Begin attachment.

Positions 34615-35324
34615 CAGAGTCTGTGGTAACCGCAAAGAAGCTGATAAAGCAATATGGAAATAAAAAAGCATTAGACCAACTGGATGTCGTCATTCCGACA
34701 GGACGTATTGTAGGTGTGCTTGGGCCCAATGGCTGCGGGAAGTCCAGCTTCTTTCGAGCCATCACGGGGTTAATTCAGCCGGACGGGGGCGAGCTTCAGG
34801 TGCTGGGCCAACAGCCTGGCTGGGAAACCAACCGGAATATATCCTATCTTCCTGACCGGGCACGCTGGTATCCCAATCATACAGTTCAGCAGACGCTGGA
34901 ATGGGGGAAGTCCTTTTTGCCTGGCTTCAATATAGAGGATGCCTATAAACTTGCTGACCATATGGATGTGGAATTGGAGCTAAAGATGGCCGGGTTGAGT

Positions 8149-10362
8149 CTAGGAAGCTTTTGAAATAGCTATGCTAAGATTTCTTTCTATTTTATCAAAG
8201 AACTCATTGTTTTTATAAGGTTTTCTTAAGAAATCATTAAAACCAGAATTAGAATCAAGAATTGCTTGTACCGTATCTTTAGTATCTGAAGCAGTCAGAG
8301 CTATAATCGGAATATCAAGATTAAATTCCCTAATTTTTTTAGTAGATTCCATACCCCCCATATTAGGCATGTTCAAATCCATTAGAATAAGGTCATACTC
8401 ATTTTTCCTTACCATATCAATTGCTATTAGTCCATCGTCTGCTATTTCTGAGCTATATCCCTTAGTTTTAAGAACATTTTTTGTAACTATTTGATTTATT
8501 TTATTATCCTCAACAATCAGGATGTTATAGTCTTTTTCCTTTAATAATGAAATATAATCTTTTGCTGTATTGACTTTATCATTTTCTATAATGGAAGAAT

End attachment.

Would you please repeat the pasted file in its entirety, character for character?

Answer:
Positions 34615-35324
34615 CAGAGTCTGTGGTAACCGCAAAGAAGCTGATAAAGCAATATGGAAATAAAAAAGCATTAGACCAACTGGATGTCGTCATTCCGACA
34701 GGACGTATTGTAGGTGTGCTTGGGCCCAATGGCTGCGGGAAGTCCAGCTTCTTTCGAGCCATCACGGGGTTAATTCAGCCGGACGGGGGCGAGCTTCAGG
34801 TGCTGGGCCAACAGCCTGGCTGGGAAACCAACCGGAATATATCCTATCTTCCTGACCGGGCACGCTGGTATCCCAATCATACAGTTCAGCAGACGCTGGA
34901 ATGGGGGAAGTCCTTTTTGCCTGGCTTCAATATAGAGGATGCCTATAAACTTGCTGACCATATGGATGTGGAATTGGAGCTAAAGATGGCCGGGTTGAGT

Positions 8149-10362
8149 CTAGGAAGCTTTTGAAATAGCTATGCTAAGATTTCTTTCTATTTTATCAAAG
8201 AACTCATTGTTTTTATAAGGTTTTCTTAAGAAATCATTAAAACCAGAATTAGAATCAAGAATTGCTTGTACCGTATCTTTAGTATCTGAAGCAGTCAGAG
8301 CTATAATCGGAATATCAAGATTAAATTCCCTAATTTTTTTAGTAGATTCCATACCCCCCATATTAGGCATGTTCAAATCCATTAGAATAAGGTCATACTC
8401 ATTTTTCCTTACCATATCAATTGCTATTAGTCCATCGTCTGCTATTTCTGAGCTATATCCCTTAGTTTTAAGAACATTTTTTGTAACTATTTGATTTATT
8501 TTATTATCCTCAACAATCAGGATGTTATAGTCTTTTTCCTTTAATAATGAAATATAATCTTTTGCTGTATTGACTTTATCATTTTCTATAATGGAAGAAT